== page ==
In a 2008 memoir, “Prescription for Survival: A Doctor’s Journey to and Nuclear Madness,” Dr. Lone narrates the story of his antinuclear group and notes that the end of the Cold War did not solve the threat of the apocalypse. “Eliminating the nuclear threat,” he wrote, “is a historical challenge that questions whether we humans have a future on Earth.”
Bernard Lone was born on June 7, 1921, in Nitten and Bella (Grossbird) Lown, in Uten, Lithuania. One of his grandfathers had been a rabbi in Lithuania.
The family moved to Maine in 1935, and his father ran a shoe factory in Pittsfield. Bernard graduated from Lewiston High School in 1938. He received a bachelor’s degree in Zoology at the University of Maine in 1942 and a medical degree from Johns Hopkins University in 1945.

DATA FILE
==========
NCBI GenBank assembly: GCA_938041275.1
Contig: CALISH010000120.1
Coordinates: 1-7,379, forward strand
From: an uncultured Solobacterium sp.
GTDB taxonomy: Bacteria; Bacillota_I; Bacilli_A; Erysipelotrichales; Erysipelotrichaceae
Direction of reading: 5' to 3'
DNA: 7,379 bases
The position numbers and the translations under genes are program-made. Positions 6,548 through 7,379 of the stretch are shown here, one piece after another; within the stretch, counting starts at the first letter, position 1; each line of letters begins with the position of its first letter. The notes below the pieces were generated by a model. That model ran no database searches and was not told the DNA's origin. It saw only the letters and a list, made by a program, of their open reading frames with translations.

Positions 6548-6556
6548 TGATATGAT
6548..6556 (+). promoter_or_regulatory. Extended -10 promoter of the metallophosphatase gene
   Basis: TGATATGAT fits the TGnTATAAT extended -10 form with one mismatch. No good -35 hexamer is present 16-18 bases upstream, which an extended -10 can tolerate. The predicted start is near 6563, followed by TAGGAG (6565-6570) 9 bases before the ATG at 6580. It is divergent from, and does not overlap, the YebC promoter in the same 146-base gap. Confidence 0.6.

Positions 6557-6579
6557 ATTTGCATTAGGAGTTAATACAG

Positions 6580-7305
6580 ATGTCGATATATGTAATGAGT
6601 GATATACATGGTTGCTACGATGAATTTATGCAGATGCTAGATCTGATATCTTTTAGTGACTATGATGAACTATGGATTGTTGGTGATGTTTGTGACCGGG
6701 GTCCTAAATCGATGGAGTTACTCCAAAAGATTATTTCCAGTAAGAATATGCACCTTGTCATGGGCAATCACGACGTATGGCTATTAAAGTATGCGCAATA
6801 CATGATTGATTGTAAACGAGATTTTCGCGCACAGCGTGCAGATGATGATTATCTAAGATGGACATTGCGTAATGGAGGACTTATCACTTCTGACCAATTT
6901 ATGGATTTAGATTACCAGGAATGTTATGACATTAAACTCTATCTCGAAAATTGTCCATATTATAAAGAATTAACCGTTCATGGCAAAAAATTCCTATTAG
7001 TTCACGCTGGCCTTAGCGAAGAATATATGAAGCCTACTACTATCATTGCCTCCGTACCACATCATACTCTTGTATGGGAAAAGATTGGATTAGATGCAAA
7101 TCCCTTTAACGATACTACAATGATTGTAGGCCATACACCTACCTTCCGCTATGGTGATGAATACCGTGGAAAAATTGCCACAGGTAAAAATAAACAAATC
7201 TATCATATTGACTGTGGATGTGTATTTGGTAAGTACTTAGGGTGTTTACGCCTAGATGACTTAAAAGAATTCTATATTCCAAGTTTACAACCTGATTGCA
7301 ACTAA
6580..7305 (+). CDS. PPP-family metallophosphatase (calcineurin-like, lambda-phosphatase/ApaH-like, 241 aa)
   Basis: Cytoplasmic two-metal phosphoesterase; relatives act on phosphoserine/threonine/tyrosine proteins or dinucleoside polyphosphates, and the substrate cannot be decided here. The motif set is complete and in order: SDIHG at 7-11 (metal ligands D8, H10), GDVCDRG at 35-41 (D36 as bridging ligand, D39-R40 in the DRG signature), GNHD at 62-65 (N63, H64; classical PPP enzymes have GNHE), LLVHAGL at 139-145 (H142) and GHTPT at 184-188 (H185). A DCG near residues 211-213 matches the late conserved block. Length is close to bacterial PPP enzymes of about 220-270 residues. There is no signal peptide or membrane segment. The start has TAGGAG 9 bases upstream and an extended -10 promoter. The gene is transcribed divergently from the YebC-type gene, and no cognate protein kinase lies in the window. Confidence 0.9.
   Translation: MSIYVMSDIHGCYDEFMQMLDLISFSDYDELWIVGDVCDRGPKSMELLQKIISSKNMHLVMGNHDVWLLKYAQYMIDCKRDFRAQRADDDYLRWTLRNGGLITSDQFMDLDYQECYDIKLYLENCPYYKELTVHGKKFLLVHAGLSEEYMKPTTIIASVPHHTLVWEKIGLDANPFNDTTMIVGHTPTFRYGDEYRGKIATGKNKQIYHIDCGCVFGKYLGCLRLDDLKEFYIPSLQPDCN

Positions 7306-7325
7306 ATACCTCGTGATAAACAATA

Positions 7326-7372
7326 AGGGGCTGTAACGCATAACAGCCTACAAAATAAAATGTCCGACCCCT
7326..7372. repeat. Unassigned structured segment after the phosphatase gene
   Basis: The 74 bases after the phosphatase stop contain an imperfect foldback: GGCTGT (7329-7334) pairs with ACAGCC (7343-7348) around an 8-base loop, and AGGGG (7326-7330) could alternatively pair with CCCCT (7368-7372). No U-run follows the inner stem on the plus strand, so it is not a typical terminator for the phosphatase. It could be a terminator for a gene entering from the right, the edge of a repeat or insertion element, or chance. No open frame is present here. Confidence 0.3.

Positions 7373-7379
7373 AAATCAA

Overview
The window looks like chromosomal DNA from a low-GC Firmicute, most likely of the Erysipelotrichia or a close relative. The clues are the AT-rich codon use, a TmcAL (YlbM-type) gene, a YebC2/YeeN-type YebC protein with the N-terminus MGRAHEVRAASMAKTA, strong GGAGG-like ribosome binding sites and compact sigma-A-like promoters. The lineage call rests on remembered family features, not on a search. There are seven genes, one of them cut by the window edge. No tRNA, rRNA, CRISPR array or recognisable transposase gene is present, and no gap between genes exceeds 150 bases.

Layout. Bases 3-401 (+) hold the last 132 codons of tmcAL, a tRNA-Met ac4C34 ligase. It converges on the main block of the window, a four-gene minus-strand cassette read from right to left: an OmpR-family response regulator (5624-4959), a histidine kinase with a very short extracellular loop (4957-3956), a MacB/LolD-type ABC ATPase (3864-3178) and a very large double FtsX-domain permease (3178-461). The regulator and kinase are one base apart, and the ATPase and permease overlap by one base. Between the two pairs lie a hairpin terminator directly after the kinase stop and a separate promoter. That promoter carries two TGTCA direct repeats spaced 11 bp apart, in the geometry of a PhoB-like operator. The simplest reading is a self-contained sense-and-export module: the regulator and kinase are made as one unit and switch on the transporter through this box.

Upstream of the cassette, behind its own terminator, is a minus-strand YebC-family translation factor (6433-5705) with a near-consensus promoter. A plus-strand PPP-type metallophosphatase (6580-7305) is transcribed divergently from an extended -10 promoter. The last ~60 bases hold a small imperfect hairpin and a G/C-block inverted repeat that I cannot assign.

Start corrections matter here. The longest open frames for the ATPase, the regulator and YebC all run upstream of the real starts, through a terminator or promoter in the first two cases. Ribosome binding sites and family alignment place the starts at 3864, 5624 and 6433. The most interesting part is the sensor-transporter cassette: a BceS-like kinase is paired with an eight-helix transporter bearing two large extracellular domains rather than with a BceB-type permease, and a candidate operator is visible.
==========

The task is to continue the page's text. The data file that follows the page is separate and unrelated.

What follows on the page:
In 1946, he married Louise Lone, a cousin. He died in 2019. The pair previously lived in Newton, Mass. In addition to her granddaughter Ariel, she is survived by three children Anne, Fredrick and Naomi Lone. Four other grandchildren; And a great grandson
After an internship and residency in New York City, Drs. Lone settled in Boston in 1950 and spent the next decade conducting cardiac research at Peter Bent Brigham Hospital and Harvard Medical School.
In 1952, he and Dr. Samuel A. Levin recommended The Journal of the American Medical Association The patient suffering from heart disease does not rest on a chair, as fluid pools in the chest cavity, making the heart hard. The advice is now widely accepted.
After listening to a lecture on medicine and nuclear war, Drs. Lone became the founding president of Physicians for Social Responsibility in 1961. In 1962, he studied the medical effects of an imaginary nuclear attack on Boston. His conclusion – that an attack on a city would end up treating all the nation’s medical resources for the victims of burns – was published in The New England Journal of Medicine.